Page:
Columbia River salmon forecasts looking bright

More than a handful of the preliminary Columbia River salmon forecasts have already been released, and it appears that anglers should be happy with what they'll find next spring, summer and fall.

"After an analysis of the early forecast I'd say there is more good news than bad, and folks can look for improved chinook opportunities off our coast," said Tony Floor, director of fishing affairs for the Northwest Marine Trade Association. "I'm not suggesting a bonanza of fish, but an improved population of chinook will be coming our way."

According to state Fish and Wildlife, the total adult fall chinook return to the Columbia River in 2009 was forecast to be 532,900. This year's fall chinook jack returns were high (some stocks had record returns), which should lead to larger returns of adult chinook next summer.

The 2010 Upper Columbia River summer chinook forecast is 88,800.

The Lower Columbia River hatchery chinook stock in 2010 should be an improvement over the past five years. The 2009 return was slightly less than predicted, but the jack return was one of the largest since the mid-1980s.

The Lower Columbia River wild chinook stock in 2010 should be similar to the past few years, but still below average. The 2009 return was similar to predicted.

The Bonneville Pool hatchery chinook stock in 2010 should see an improvement compared to the past few years. The 2009 return was similar to predicted, but it included the largest jack return in the database by a factor of two.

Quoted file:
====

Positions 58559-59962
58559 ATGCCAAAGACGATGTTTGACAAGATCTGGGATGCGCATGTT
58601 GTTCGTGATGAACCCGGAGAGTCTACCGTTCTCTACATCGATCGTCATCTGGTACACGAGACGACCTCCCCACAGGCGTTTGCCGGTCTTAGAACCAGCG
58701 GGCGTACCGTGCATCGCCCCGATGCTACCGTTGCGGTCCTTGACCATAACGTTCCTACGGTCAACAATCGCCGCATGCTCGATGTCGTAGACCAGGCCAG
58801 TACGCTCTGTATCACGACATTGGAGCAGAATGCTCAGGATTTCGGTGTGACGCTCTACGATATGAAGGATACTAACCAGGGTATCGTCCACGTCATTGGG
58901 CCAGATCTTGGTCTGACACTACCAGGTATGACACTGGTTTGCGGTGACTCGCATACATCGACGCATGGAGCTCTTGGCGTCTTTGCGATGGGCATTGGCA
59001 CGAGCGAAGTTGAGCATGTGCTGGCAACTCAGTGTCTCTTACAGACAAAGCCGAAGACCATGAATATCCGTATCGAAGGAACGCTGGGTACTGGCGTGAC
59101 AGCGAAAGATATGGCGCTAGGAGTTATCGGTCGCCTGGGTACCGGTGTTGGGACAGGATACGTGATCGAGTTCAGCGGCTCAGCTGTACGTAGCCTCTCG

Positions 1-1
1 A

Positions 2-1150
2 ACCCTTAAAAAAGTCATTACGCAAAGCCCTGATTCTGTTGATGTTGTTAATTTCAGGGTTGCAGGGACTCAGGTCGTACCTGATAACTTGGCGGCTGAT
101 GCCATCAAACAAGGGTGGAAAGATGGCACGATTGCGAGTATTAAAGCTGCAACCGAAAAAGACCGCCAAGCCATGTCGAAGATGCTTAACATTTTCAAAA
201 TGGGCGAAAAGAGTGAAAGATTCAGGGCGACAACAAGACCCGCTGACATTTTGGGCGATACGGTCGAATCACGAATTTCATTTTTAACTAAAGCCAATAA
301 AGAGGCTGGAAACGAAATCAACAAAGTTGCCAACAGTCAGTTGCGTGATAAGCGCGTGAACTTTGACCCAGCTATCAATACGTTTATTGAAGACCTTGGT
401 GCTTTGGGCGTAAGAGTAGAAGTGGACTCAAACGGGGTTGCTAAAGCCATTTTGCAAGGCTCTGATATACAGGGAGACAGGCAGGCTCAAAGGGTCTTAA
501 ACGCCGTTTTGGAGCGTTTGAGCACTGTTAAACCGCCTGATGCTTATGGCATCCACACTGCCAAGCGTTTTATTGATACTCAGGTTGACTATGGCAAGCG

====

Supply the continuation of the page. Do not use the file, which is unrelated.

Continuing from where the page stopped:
The Columbia River upriver bright (URB) chinook stock in 2010 should be similar to recent years. The 2009 return was less than predicted, but had the largest return of jacks since the mid-1980s.

The mid-Columbia bright chinook stock in 2010 should be above average. The 2009 return was as predicted, and it had the largest jack return on record.

The total Columbia River fall chinook 2010 return likely will be greater than 2009 due to high jack returns. In 2009 the return was less than the prediction, primarily due to fewer URBs.

It is still unclear what to expect for Columbia River summer coho next year, but the returns in 2009 were slightly less than the predicted count of 703,100 adult coho. The early outlook points to fishing seasons similar to the returns in 2005 (339,000) and 2006 (386,000).

The Columbia River sockeye forecast is 124,600 (14,300 back to the Wenatchee, 110,300 to the Okanogan).

The Snake River return was unavailable.

The bright spot in 2010 could be the Columbia River upriver spring chinook forecast of 470,000.